When chicken is thoroughly cooked, remove from pan and set aside. Add cilantro to simmering sauce and shred chicken with fingers or a fork. I added a bit of extra queso fresco to the filling.
If you want really nice looking enchiladas, puree the sauce in a blender, otherwise you are ready to assemble. Spread a cup of sauce in the bottom of a baking dish. Next fill a tortilla with a few spoonfulls of chicken, wrap, and lay seam side down in the baking dish, repeat until your dish is full. Top with verde sauce - spread evenly to cover enchiladas and bake for 15-20 minutes or until thoroughly hot.

If you don't have very fresh tortillas like these, prevent cracking by wrapping them in foil and warming in the oven. If they are really dry - add a few sprinkles of water, or make stacked enchiladas instead!

Monday, August 16, 2010

Getting settled

Even though we've been in Mexico for almost 3 weeks, we have spent almost the entire time in the field. But once we were back from the Chimalapas, it was time to get settled. Our room was completely empty when we arrived, so we are starting from scratch. Our room has a large closet with built in shelves, and the windows look onto a courtyard, so its pretty quiet.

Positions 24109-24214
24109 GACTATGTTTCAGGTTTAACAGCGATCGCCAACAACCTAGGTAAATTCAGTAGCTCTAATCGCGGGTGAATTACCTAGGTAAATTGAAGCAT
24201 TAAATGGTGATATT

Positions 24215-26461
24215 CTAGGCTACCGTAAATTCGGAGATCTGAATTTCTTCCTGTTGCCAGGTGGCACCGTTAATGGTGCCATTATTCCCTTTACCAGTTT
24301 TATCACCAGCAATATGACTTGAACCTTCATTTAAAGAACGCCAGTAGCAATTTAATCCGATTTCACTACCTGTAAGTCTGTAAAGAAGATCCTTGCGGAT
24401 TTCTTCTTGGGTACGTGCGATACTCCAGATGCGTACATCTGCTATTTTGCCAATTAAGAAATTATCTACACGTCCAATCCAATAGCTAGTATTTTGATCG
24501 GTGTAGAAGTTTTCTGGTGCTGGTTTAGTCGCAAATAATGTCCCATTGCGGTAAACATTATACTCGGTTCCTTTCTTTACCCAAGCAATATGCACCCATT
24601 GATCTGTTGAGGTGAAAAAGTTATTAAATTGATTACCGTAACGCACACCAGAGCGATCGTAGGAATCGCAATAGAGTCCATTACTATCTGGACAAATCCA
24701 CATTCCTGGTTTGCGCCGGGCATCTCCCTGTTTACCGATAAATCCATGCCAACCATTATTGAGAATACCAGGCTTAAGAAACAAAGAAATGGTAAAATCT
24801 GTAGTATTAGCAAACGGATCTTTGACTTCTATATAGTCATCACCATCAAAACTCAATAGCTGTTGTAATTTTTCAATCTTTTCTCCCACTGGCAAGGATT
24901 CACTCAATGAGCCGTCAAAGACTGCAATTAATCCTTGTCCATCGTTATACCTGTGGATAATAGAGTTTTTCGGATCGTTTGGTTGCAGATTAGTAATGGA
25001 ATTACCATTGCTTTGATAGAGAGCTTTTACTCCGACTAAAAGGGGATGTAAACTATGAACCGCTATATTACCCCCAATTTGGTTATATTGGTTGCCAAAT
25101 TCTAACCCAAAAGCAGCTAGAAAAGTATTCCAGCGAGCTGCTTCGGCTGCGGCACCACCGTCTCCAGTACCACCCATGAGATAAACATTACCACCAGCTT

After shopping around this weekend, we found curtains and a very comfortable queen mattress at walmart, 100% cotton sheets (hard to find!), a comforter, and an action packer to store field gear. We still need to get a bed frame - we'd like a simple wooden one - and a couple of nightstands, possibly a rug, and we will be good to go!

Living room - the place gets nice light and SR has a green thumb!

Thankfully the rest of the apartment is nicely furnished - a lot of it extra furniture from TD's advisor. SR had to start completely from scratch, including buying a fridge, so we are really lucky to be able to move into his place and eventually take over his lease.

A couple of the many field things strewn about the house. SR leaves again for the field on Tuesday.

While we are here, I am very excited about collecting different arts and crafts - and possibly scheming how to get some larger pieces of furniture back to the US. After many regrets about things that I missed out on purchasing while traveling, my policy is to buy something on the spot if I like it. Don't wait to see if there's a better one - there won't be! Thankfully my 5 other traveling companions were happy to stop and let me dash across the trans-isthmus highway for this little guy. He is actually a piggy bank.

The guys left early this morning to go visit the immigration office and try to get TD's visa sorted. Don't think that will be easy!! SR is very sweet to go with TD. I stayed at home and now I'm off to visit a furniture store to see about a bed frame.

Sunday, August 15, 2010

About that one time I got stung by a bee in the eye